Discovering the Hunter Valley wine region.
By now Mario has spent the second month in the distant Australian land. After a few weeks of guest orientation to the wonderful family he had met in a previous experience in the United States, the “Fifth Fifth” took off and went out exploring the Hunter Valley, the famous wine region together with his friend Paolo Ottone (who has been living in the land of kangaroos for about 3 years now).
Thanks to this on-the-other-side-of-world experience he is having the opportunity to touch a new winemaking reality, completely different from ours, but from which surely there is to learn. It’s interesting to observe and study how they face the climatic difficulties, how they work in the cellar and then approach the end customer.
Let’s leave the word to Mario:
“Starting from a naturalistic point of view the Hunter Valley is characterized by gentle hills, which never exceed 200 meters and flat areas, flanked by a “mountain range” called Broken Back. It reaches the maximum height of 446 meters so it is not definable as a real mountain, but given how it can influence the crops, it works as a real barrier for the area.
The climate is very arid all year long and being more than 100 km from the ocean the winemakers are equipped with drip irrigation systems in all the vineyards. The structures are perfectly studied so that the right quantity of water fall directly on the roots.
The Hunter Valley, which is about two hours drive from Sydney, is Australia’s oldest region when it comes to vines. The first vines (all imported from Europe) were planted in early 1830 along the Hunter stream. This land was not affected by phylloxera or other degenerative diseases and this is why there are clones dating back to 1800. Thanks to the grafting on the mother plants and their health it is easy to come across vineyards that are over 50 years old.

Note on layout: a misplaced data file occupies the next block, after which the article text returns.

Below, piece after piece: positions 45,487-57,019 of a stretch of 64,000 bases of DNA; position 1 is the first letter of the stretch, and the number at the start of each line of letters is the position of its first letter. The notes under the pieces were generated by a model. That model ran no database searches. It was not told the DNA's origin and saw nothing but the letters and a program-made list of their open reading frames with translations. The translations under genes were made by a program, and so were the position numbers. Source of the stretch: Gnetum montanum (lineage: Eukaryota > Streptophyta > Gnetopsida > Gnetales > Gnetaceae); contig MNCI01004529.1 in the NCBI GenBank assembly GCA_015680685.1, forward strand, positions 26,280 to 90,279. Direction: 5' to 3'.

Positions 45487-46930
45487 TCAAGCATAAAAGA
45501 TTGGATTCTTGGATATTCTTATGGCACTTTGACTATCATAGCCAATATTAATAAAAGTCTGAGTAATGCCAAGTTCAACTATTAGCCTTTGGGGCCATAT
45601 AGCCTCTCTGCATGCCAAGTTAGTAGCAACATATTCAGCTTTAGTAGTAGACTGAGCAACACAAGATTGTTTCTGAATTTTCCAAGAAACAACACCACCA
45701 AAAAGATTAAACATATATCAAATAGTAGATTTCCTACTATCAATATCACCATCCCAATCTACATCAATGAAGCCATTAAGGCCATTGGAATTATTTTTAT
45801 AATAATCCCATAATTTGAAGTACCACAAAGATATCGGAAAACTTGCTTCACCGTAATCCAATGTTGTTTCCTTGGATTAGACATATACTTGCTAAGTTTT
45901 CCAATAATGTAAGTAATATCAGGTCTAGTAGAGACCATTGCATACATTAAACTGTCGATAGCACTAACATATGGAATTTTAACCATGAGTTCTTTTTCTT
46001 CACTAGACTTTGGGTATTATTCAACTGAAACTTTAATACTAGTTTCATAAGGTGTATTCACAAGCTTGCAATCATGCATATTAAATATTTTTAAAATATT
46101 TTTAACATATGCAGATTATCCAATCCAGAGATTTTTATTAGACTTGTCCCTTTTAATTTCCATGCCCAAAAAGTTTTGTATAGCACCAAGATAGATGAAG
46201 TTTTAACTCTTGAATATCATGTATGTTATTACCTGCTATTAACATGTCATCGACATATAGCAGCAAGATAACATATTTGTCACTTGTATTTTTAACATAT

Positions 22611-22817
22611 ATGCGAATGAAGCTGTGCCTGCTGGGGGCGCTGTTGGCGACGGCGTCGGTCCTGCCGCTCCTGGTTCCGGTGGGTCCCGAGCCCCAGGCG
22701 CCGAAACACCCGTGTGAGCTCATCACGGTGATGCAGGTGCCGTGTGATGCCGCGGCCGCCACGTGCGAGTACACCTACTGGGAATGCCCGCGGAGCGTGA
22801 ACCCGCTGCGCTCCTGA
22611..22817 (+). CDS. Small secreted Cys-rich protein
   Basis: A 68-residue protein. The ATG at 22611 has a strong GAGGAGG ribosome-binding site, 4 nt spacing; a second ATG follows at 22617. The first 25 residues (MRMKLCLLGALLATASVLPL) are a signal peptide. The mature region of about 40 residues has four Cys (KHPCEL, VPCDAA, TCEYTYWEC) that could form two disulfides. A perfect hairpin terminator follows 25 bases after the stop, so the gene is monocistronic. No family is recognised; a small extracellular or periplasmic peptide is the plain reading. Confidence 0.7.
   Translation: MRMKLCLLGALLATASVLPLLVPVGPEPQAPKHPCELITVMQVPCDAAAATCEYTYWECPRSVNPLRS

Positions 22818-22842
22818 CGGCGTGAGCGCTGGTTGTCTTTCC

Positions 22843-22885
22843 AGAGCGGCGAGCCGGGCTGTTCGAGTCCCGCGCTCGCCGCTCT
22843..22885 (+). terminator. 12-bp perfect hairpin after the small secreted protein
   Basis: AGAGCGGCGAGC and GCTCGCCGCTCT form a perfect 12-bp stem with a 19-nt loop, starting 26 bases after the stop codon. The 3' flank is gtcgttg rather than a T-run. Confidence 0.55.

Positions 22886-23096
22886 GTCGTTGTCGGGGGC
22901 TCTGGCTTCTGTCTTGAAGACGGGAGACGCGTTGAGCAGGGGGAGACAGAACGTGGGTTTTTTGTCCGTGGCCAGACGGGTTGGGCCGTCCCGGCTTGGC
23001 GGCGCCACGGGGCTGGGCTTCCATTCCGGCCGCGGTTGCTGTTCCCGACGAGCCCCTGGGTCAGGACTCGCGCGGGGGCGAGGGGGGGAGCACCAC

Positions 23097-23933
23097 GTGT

Another crucial characteristic is the soil which is very differentiated. There are sandy and gravelly soils, but also clay and volcanic areas. In this region the climate is very hot and the temperatures easily exceed 40 degrees during Summer.
Semillon and Shiraz and their core grape varieties produced by the 120 wineries present in the region. You will always find them on the wine lists usually with at least 3 different types of vinification.
In conclusion I’d like to anticipate a topic about which I will go more in detail in the next article. Australia is a country very attentive to the final consumer. The wine is made according to the taste of those who will drink it. The ideal customer is studied, and analyzed over his/her taste and preferences always keeping in mind the economical aspect. This guarantees a very wide variety of wines, both in terms of quality and price range that can vary from 20,00 AUD for a standard bottle to over 400,00 AUD for more prestigious wines.”
Follow us not to miss this wonderful journey in a faraway land that we have the opportunity to live through Mario’s point of view!
Among the wonderful experiences lived in these two months, Mario had the opportunity to attend a wonderful dinner in the vineyards … and given the temperatures (which exceed 30 degrees!) to enjoy it in t-shirt! Lucky him 🙂